The water footprint is an indicator of water use and looks at both direct and indirect use of water. It includes water consumption and pollution throughout the full production cycle from the supply chain to the end-user. The water footprint can measure the amount of water used in a single process (e.g. growing crops) or to create a product (e.g. T-shirt, cup of coffee). It can also cover the amount of water resources taken up by a company or provide information on the water use that is embedded in a country’s import and export patterns. The concept of water footprint is rooted in the recognition that human impacts on freshwater systems can ultimately be linked to human consumption and that issues like water shortages and pollution can be better understood and addressed by considering production and supply chains as a whole. Calculating one’s personal water footprint provides surprising information and motivates changes in consumption behaviour, making it a good tool for social change.
Depending on the entity or product whose water footprint is measured, it can be given in metres per tonne of production, per hectare of cropland, per unit of currency, and in other functional units. The water footprint looks at green, blue, and grey water. By considering them jointly, it provides a comprehensive picture of water use by identifying the source of water consumed, either as rainfall/soil moisture or surface/ground water, and the volume of fresh water required for the assimilation of pollutants.
Calculating water footprints offers surprising answers to a broad range of questions for consumers, policy makers and companies. Those questions include: Where is the water dependence in my company’s operations or supply chain? Are existing regulations protecting our water resources well enough? How secure are our food or energy supplies? Can I do something to reduce my own water footprint and help manage water for both people and nature?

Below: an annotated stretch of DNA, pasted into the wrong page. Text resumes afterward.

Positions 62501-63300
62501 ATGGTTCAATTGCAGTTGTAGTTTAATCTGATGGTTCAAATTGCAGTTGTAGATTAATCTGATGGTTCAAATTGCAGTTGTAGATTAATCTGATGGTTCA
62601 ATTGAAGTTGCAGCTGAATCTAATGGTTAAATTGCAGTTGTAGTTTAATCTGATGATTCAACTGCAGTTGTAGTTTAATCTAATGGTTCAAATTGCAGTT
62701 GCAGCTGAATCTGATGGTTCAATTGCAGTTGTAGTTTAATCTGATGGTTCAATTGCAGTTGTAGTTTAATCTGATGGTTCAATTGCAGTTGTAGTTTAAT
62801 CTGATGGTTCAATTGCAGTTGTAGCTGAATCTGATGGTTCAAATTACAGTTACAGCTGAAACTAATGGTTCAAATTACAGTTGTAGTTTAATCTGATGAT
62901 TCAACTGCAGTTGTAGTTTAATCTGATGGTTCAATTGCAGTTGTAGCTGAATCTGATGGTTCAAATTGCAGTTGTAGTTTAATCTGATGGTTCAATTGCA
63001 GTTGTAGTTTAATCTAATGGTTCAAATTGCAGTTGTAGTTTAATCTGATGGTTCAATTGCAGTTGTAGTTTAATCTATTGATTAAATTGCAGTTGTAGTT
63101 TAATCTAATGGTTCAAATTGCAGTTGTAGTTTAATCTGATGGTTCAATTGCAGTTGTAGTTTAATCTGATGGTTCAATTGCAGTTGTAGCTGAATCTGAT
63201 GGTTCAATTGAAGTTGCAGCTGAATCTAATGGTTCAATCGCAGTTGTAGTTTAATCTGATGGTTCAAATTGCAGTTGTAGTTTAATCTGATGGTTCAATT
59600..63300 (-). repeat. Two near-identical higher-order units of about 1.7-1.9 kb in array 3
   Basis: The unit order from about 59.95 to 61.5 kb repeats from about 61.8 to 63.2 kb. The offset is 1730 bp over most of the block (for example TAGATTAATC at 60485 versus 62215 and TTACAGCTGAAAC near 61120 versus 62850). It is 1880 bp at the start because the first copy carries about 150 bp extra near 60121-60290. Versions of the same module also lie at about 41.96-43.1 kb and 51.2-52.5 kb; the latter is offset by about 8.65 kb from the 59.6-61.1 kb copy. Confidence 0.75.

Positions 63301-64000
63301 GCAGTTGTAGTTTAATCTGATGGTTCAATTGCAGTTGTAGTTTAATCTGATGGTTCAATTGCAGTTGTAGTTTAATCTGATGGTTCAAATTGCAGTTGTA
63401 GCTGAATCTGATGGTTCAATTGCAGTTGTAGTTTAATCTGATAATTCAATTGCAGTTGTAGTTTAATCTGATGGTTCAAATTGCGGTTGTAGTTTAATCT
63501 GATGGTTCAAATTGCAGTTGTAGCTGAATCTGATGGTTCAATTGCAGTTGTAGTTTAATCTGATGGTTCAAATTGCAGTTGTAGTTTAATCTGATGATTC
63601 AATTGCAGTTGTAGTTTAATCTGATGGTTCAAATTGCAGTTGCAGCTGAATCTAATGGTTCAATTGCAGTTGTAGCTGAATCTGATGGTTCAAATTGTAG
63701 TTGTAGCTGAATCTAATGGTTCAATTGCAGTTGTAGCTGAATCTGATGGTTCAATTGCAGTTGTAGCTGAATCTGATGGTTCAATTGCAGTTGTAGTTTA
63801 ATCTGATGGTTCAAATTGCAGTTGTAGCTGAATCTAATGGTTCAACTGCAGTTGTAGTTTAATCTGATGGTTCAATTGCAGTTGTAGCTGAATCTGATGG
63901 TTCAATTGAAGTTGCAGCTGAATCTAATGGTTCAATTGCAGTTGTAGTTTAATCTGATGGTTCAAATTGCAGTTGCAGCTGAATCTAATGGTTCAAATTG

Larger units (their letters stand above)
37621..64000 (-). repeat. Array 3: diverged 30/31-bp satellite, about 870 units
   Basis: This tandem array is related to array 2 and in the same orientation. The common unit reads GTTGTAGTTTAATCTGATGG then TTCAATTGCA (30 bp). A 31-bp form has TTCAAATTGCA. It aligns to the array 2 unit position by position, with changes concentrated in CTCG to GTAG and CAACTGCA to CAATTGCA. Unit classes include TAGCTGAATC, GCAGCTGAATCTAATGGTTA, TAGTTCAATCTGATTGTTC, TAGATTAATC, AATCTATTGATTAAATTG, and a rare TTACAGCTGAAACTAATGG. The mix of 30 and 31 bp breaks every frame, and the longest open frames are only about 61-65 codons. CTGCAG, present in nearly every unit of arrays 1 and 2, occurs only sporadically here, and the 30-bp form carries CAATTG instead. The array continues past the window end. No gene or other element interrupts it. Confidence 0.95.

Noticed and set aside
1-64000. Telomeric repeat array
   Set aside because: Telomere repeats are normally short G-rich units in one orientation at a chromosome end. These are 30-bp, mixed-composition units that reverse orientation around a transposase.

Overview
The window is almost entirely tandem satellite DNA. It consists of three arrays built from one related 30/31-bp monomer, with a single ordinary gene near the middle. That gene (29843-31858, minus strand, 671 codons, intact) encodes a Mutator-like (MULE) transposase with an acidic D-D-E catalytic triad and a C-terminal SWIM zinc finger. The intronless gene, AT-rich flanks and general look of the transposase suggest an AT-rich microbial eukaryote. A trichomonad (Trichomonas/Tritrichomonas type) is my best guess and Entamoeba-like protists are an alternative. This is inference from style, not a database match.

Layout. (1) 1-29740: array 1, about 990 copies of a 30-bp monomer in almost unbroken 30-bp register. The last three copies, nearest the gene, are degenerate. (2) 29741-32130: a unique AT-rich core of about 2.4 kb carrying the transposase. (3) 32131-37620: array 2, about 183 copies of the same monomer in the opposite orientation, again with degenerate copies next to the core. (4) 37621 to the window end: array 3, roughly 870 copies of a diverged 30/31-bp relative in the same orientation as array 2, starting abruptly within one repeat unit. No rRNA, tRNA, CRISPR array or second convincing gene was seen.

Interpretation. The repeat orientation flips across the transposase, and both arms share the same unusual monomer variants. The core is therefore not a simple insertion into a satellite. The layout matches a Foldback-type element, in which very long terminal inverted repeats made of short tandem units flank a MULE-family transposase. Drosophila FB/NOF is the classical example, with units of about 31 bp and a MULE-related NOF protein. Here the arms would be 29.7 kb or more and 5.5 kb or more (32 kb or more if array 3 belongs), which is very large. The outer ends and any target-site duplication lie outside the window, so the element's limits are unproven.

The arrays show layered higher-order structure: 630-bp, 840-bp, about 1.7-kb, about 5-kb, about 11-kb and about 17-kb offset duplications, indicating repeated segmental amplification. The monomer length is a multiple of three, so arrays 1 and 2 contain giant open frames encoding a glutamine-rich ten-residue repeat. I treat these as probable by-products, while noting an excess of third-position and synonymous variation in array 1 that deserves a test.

Many countries have significantly externalized their water footprint and import water-intensive goods from elsewhere (see the Tool on Virtual Water C1.03). The water footprint visualises the hidden water use behind products thereby facilitating an understanding of the global character of fresh water and to the effects of consumption and trade on water resources. Uncovering the link between consumption and water use further helps to formulate new strategies for water governance, since new triggers for change are identified. Traditionally, final consumers, retailers, food industries, and traders in water-intensive products have not been considered responsible for good water governance. The concept of the water footprint puts them in the picture and identifies them as potential agents of change.
- The water footprint helps water managers to know the extent to which scarce water resources in the basin are allocated to low-value export crops.
- For companies, the water footprint helps to identify their dependence on scarce water resources in the supply-chain. It also provides them with ways to contribute to lowering the impacts on water systems throughout the supply chain operations.
- The concept of a water footprint brings water consumption and pollution along with entire production and supply chains to the attention of water scientists and practitioners.
- In an awareness raising campaign, the water footprint is a good way to communicate complex relations to a wider audience (see C8.02).
Photo: By by Lili Csóti, Marcell Hajdu and Boglárka Jelinek, Kaposvári Kodály Zoltán Központi Általános Iskola, Kaposvár, Hungary - GWP Central and Eastern Europe photo competition.